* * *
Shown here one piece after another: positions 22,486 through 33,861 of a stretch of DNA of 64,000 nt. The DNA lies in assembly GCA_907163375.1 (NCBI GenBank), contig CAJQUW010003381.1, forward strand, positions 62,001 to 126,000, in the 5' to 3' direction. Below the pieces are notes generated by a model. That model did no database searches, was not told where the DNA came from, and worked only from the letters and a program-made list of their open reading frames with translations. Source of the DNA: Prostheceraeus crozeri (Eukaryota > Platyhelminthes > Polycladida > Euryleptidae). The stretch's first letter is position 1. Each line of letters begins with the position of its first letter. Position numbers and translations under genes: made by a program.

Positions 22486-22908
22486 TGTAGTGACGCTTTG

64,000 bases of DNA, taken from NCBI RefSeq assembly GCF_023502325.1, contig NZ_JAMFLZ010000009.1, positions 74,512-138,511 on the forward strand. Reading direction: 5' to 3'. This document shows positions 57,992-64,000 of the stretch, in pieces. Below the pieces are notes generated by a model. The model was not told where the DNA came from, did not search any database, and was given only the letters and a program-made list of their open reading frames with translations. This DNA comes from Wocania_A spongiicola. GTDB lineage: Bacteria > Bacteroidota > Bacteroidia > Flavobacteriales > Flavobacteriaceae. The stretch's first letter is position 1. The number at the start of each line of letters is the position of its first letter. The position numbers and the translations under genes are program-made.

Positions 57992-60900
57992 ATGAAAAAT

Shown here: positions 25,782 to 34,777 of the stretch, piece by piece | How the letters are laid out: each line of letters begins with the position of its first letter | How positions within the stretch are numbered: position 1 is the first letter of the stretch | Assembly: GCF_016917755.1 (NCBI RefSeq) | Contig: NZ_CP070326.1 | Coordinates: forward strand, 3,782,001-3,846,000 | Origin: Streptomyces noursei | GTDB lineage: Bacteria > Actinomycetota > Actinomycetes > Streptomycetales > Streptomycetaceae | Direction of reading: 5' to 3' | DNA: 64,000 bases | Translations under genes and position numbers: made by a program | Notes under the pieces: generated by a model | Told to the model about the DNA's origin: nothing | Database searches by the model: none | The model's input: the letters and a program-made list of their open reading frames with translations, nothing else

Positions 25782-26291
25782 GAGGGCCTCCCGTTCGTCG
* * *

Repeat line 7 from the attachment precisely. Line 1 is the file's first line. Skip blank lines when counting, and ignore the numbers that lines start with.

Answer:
Shown here: positions 25,782 to 34,777 of the stretch, piece by piece | How the letters are laid out: each line of letters begins with the position of its first letter | How positions within the stretch are numbered: position 1 is the first letter of the stretch | Assembly: GCF_016917755.1 (NCBI RefSeq) | Contig: NZ_CP070326.1 | Coordinates: forward strand, 3,782,001-3,846,000 | Origin: Streptomyces noursei | GTDB lineage: Bacteria > Actinomycetota > Actinomycetes > Streptomycetales > Streptomycetaceae | Direction of reading: 5' to 3' | DNA: 64,000 bases | Translations under genes and position numbers: made by a program | Notes under the pieces: generated by a model | Told to the model about the DNA's origin: nothing | Database searches by the model: none | The model's input: the letters and a program-made list of their open reading frames with translations, nothing else